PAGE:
Construction of the new unit should begin in 2029 and be completed by 2036. Industry minister Jozef Síkela said it would be the biggest investment in the modern history of the Czech Republic. The project could cost around €6 bn.
Three companies are in the running for the contract, having passed a security appraisal: France’s EDF, South Korea’s Korea Hydro & Nuclear Power and the US company Westinghouse.
Chinese and Russian state companies were excluded from entering the tender process due to security concerns.
“We want to make another step for the Czech Republic to become energy self-sufficient,” Mr Síkela said. He said more such projects will follow but did not disclose details.
ČEZ said the bidders are scheduled to submit their initial bids by the end of November. They will then have 20 months to prepare their final bids. After that, the bids will be evaluated by ČEZ and an evaluation report submitted for state approval. The winning bid will be finalised in 2024.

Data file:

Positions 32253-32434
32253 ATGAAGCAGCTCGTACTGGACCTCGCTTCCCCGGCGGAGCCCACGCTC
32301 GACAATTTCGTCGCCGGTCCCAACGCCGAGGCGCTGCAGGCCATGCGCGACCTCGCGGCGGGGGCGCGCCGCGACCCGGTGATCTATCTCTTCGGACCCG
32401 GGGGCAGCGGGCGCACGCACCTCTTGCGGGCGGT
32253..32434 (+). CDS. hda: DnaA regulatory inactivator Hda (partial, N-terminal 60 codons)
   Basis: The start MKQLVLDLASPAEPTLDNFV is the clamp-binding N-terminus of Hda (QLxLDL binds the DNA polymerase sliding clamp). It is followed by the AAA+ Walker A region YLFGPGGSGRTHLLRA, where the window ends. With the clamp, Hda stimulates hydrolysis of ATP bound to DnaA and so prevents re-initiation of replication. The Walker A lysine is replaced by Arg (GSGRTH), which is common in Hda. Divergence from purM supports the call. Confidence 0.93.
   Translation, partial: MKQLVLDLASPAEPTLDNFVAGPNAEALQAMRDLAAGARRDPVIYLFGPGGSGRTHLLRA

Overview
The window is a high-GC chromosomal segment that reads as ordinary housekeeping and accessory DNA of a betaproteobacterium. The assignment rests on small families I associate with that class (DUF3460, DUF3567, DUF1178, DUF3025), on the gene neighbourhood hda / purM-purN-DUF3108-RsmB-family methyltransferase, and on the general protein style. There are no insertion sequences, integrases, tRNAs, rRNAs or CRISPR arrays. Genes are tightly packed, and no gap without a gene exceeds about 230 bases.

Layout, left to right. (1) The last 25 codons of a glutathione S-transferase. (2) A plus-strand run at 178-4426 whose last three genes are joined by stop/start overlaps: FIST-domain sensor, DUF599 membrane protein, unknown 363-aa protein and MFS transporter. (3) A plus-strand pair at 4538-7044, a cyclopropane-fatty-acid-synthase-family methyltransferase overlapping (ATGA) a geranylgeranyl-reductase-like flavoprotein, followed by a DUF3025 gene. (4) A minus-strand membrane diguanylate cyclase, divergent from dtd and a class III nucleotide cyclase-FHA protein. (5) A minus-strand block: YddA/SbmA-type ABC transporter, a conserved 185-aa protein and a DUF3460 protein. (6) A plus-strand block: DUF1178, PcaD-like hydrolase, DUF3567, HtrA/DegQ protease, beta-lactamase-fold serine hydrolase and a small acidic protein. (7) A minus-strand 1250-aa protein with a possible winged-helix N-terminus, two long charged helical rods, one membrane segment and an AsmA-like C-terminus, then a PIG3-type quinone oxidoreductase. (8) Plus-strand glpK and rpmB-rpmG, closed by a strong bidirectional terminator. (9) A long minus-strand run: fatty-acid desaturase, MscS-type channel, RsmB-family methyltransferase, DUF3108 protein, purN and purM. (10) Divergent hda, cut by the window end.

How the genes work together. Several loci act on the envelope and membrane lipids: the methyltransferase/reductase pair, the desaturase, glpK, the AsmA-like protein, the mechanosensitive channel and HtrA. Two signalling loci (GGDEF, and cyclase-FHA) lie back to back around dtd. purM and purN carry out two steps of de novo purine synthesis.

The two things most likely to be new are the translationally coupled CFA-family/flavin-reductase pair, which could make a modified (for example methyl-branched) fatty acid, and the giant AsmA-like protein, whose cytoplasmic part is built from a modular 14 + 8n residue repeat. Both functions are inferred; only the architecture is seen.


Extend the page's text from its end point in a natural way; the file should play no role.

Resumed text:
Prague has already formed a company, the wholly-owned ČEZ subsidiary Elektrárna Dukovany II, to oversee the new-build project.
The new plant at Dukovany will be built next to the existing nuclear station, which has four VVER units that began commercial operation in the 1980s.
ČEZ has said it is planning to build one Generation III+ reactor at the Dukovany site, with a maximum installed capacity of 1,200 MW. However, the company filed for permission to build up to two new units.
In 2014, ČEZ cancelled the tender for construction of two new units at the Temelín nuclear station after it failed to get state guarantees for the project.
The Czech Republic has six commercially operational reactor units that provide about 37% of its electricity generation. In addition to the four units at Dukovany, there are two VVER-1000 units at Temelín.
In a report last year on the Czech Republic’s energy policies, the International Energy Agency called for a robust tendering process for planned new reactors at Dukovany.
The Paris-based agency said the tendering process for new-build must have “clear technological and economic selection criteria” while ensuring the essential security interests of the state.